Education

State Journal

May 15, 2002 1 min read
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A Measure of Fluency

Determining if students are fluent enough in English to keep up with regular classroom work is not easy for educators who work with immigrant children.

But California may be getting closer to resolving that issue than some other states, thanks to its new California English Language Development Test. The CELDT is believed to be the first standardized test commissioned by a state to assess English-language learners’ progress in English. This month, the California Department of Education released students’ scores for the first year of the CELDT.

As it turned out, 25 percent of students who had been previously identified as English-language learners scored high enough to meet the state’s cutoff point for fluency.

That’s much higher than the percentage of students that California school districts tend to reclassify as fluent each year. Last year, only 9 percent of English-language learners on average across the state were reclassified as fluent.

With about 1.5 million English- language learners in the state, it makes a big difference whether 9 percent or 25 percent are considered fluent and moved out of special programs each year.

The state is leaving it to districts to mesh the test results with their own reclassification practices.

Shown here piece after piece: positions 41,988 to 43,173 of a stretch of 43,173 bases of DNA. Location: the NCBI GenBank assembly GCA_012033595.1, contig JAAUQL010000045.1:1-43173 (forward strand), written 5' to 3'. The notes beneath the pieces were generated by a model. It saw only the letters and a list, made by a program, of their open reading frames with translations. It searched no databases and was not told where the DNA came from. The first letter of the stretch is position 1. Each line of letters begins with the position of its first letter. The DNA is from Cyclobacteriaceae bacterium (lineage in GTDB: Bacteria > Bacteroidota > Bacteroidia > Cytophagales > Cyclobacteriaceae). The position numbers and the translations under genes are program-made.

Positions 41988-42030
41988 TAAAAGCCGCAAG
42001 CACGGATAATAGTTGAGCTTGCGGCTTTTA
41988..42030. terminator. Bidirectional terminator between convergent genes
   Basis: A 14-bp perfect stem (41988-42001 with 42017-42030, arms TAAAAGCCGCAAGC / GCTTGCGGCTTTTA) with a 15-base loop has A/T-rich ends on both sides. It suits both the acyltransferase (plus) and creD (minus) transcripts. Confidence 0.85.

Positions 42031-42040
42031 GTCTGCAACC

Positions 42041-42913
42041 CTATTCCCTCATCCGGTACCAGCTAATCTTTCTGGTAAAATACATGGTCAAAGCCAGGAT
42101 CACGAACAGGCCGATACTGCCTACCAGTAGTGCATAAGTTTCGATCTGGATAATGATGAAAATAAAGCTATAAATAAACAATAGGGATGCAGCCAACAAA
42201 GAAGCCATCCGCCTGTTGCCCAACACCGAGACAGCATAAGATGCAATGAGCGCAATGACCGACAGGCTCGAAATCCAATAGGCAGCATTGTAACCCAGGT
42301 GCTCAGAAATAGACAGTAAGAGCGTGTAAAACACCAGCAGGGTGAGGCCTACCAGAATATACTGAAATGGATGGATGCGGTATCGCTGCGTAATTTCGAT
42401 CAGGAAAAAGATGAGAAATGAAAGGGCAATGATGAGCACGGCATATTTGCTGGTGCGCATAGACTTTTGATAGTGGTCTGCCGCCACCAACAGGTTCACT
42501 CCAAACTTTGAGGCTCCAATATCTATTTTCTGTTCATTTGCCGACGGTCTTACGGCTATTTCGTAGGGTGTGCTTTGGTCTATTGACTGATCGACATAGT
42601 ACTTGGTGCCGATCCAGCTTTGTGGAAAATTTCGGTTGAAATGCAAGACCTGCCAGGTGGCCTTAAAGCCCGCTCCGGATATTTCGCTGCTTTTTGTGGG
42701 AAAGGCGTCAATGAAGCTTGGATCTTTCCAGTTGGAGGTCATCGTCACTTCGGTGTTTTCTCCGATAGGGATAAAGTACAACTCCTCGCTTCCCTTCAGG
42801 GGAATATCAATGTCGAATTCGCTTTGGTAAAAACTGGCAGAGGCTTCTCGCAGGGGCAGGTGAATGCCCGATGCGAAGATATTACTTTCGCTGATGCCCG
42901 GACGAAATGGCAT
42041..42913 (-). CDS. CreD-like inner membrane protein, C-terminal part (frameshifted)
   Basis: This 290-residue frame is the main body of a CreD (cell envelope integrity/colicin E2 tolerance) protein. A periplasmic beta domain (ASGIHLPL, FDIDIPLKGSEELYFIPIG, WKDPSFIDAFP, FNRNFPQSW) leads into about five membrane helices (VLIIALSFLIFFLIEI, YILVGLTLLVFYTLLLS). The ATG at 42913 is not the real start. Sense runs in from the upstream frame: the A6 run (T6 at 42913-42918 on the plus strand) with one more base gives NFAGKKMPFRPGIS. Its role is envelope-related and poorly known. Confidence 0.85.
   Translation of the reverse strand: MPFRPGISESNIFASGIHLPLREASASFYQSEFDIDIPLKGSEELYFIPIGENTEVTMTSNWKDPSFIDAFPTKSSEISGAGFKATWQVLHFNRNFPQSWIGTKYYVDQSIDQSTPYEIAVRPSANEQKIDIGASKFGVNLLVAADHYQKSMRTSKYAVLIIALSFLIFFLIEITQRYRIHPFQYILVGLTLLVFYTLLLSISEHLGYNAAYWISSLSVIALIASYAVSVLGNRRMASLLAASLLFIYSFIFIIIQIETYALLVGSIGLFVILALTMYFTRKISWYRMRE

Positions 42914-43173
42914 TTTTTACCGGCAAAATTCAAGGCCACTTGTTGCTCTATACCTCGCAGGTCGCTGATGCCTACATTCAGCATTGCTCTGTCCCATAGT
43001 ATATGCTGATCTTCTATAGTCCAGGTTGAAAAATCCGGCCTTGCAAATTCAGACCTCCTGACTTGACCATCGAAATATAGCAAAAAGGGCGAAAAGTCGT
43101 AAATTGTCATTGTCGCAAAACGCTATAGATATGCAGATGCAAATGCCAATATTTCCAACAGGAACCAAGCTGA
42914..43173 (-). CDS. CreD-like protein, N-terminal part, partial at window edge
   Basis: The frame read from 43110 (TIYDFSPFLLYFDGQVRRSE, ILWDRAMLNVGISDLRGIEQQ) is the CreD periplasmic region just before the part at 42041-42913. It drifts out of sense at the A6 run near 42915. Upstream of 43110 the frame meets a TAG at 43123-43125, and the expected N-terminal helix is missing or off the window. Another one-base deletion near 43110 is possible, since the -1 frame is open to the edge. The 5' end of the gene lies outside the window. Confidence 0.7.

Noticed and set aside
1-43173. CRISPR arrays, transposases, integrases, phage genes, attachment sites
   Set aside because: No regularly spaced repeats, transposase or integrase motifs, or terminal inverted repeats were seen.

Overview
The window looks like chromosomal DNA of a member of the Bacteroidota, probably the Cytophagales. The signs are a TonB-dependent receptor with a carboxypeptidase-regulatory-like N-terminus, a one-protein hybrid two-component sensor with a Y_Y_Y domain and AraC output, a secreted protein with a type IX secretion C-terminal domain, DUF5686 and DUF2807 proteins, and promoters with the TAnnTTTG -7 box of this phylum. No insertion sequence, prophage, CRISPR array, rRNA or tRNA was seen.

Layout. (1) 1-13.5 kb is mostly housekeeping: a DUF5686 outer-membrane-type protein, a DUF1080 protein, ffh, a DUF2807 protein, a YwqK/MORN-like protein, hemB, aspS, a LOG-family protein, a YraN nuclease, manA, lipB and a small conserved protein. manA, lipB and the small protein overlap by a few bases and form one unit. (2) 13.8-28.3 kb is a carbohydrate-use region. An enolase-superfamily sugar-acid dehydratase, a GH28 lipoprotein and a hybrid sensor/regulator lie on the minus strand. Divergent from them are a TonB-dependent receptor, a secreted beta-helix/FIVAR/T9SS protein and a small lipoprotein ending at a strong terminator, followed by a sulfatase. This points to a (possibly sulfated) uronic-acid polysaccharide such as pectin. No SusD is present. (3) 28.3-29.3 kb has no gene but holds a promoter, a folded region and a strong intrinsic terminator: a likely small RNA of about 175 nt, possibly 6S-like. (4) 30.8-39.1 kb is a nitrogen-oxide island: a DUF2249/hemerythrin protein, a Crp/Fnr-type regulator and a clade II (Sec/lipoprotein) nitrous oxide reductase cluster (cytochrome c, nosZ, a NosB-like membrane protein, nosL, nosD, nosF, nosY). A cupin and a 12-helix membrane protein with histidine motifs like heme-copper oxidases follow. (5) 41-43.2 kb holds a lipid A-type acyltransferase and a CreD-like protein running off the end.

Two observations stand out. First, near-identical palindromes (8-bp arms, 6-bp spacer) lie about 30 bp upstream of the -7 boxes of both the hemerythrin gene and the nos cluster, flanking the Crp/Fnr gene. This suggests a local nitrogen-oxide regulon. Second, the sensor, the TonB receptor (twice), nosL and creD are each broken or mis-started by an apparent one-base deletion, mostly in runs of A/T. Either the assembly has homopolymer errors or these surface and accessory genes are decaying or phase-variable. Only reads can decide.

The 141,000-student San Diego district, for example, classified only 8 percent of English-language learners as fluent last year, while this year 38 percent of such students scored at or above the cutoff point for fluency on the CELDT.

Not all of the students who scored as fluent this year will automatically be redesignated as such, said Terry Walter, the program manager for biliteracy and English-learner support for San Diego schools. Reclassification, she said, will still depend on criteria other than test scores, such as teacher recommendations, as always.

But she does expect that the redesignation rate will dramatically rise in the San Diego district and others across the state.

—Mary Ann Zehr

A version of this article appeared in the May 15, 2002 edition of Education Week


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